In Short

The Situation: With the rise of litigation and regulatory activity relating to environmental, social, and governance ("ESG") issues, companies are correspondingly facing increased potential ESG-related legal exposures.

The Result: Directors and officers ("D&O") liability insurance may provide coverage for such risks.

Looking Ahead: Policyholders should carefully evaluate their existing D&O program as part of their ESG legal strategy.

Introduction

With intensifying demands from regulators, investors, and the public for attention to environmental, social, and governance ("ESG") issues, companies are increasingly focused on ESG considerations and initiatives. Not surprisingly, ESG-related litigation and government investigations have also expanded. Additionally, regulators, both in and outside the United States, have released new rules and enforcement mechanisms for ESG-related conduct. This whirlwind of activity is generating increased exposure and liability risks for companies and their officers and directors. Specifically, shareholders and activist investors are using litigation to target corporate boards for failing to address ESG-related concerns and for misrepresenting ESG-related efforts. At the same time, regulators are devoting increased attention and resources to new ESG-related disclosure requirements and enforcement actions. As a result, companies are faced with the competing concerns of demonstrating their commitment to ESG principles while preventing exposure to litigation and regulatory risks.

To help mitigate these risks, companies should evaluate how their directors and officers ("D&O") liability insurance may respond to ESG-related claims. Although D&O insurance is marketed and designed to respond to such claims, insurers may attempt to deny or limit coverage, especially where the insurer can point to alleged "green-washing" or "social-washing" in the company's disclosures and public statements. Policyholders facing emerging ESG-related risks should carefully and proactively analyze potential coverage under their existing D&O policies, and be mindful of any restrictive terms introduced upon D&O policy renewal.

ESG-Related Litigation Risks

As the types and scope of ESG issues continue to evolve, companies are facing emerging ESG legal risks. In addition to the rise of a myriad of ESG "ratings agencies" issuing reports to investors that purportedly "score" ESG performance under varying and opaque methodologies, litigation is exploding under all three ESG pillars.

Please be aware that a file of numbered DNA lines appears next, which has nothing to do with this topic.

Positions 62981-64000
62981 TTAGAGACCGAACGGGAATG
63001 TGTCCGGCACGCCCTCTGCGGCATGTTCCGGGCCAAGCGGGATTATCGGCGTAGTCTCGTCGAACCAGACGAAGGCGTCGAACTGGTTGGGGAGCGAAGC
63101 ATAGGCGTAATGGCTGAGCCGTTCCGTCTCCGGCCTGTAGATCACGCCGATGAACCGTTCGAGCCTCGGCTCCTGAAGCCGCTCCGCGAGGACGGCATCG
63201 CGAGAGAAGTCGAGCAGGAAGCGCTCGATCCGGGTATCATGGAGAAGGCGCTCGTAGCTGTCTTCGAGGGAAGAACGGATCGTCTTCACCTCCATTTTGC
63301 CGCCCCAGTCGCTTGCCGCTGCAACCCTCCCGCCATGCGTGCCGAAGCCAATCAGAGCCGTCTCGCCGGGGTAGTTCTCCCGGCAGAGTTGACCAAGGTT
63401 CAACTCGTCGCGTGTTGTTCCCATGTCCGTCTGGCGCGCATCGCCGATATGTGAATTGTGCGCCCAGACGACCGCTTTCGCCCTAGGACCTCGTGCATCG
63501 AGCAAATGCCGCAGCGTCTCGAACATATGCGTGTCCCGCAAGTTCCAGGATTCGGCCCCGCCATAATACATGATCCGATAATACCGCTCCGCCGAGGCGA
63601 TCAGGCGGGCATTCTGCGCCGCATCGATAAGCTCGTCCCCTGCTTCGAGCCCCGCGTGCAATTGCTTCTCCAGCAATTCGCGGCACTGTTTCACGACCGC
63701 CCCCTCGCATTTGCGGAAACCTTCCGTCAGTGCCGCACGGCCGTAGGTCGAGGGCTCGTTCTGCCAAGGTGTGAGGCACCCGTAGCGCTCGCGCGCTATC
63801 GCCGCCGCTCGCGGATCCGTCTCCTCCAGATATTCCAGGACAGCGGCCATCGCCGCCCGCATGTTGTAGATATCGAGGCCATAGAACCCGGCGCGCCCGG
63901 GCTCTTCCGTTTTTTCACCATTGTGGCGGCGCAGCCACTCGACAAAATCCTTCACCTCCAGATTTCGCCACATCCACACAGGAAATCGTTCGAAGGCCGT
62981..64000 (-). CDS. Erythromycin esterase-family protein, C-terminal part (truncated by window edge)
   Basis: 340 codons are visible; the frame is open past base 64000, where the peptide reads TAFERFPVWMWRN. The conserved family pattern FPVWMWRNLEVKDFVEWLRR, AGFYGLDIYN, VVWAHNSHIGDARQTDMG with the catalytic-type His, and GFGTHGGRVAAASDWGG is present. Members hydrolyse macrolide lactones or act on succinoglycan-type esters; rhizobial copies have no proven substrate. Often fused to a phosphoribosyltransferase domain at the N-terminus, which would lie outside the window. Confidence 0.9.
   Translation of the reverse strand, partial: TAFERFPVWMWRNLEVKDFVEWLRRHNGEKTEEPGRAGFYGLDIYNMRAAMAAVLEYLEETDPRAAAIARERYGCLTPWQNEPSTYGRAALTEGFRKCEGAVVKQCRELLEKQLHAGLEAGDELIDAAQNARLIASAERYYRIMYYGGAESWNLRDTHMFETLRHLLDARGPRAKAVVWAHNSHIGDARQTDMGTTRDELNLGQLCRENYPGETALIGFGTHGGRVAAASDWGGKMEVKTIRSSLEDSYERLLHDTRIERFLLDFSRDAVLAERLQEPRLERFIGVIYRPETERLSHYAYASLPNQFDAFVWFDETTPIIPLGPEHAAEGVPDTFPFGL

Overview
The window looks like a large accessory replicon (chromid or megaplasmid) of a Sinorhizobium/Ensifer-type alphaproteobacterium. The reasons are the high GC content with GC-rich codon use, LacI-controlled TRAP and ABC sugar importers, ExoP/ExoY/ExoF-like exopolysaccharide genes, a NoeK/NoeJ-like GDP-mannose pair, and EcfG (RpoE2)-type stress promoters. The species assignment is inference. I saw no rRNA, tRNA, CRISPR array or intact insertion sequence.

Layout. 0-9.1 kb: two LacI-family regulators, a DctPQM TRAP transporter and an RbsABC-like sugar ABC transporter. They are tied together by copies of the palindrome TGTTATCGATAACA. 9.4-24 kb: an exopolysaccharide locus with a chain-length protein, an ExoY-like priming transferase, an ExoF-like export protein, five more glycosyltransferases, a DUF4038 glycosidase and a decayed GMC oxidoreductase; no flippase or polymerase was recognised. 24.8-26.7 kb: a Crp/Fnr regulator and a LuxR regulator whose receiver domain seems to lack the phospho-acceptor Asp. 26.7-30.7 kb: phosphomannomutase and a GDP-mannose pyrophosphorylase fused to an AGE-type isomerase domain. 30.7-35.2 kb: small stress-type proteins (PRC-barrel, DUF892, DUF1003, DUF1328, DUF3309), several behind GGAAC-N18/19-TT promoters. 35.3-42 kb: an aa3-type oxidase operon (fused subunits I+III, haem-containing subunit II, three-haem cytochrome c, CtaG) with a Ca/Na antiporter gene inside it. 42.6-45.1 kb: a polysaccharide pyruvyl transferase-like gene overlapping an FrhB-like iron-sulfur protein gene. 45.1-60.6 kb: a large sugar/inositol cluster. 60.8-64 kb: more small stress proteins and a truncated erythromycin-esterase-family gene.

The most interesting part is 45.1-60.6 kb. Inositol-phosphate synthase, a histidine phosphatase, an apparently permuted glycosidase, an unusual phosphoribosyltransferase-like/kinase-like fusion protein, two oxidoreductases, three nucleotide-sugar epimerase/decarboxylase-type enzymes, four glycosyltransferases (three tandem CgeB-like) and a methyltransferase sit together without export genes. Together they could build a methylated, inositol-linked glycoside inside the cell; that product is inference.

Recent shareholder litigation has sought to hold companies and their directors accountable for alleged "green-washing" misrepresentations. "Green-washing" generally refers to using marketing materials and/or disclosures to exaggerate a company's efforts around sustainability. Shareholders have also brought lawsuits against companies alleging misrepresentations regarding climate change risks and mitigation measures. For example:

  • A recent federal securities class action alleged that the directors and officers of a company that produced biodegradable plastic alternatives made false and misleading statements about the product's biodegradability.
  • Several lawsuits have been filed against consumer brand companies claiming that statements that plastic packaging or plastic products are "100% recyclable" are false and misleading.
  • A recent derivative lawsuit alleged that a company's directors made public statements that misrepresented the climate risks to the business and the cost of greenhouse gas regulation compliance.
  • A class action lawsuit alleged that a company and its officers made misleading statements regarding mitigation of climate change risks, including wildfire risks.

Investors and shareholders are also increasingly scrutinizing whether companies are complying with their own ESG-related statements relating to diversity and inclusion and other aspects of social justice, and engaging in adequate governance to ensure ESG-related social goals are achieved. Companies have seen increased litigation from shareholders accusing corporate boards of "social-washing," or failing to meet their diversity commitments. Class action securities lawsuits have also been filed relating to disclosures regarding corporate policies on workplace sexual harassment and discrimination. For example: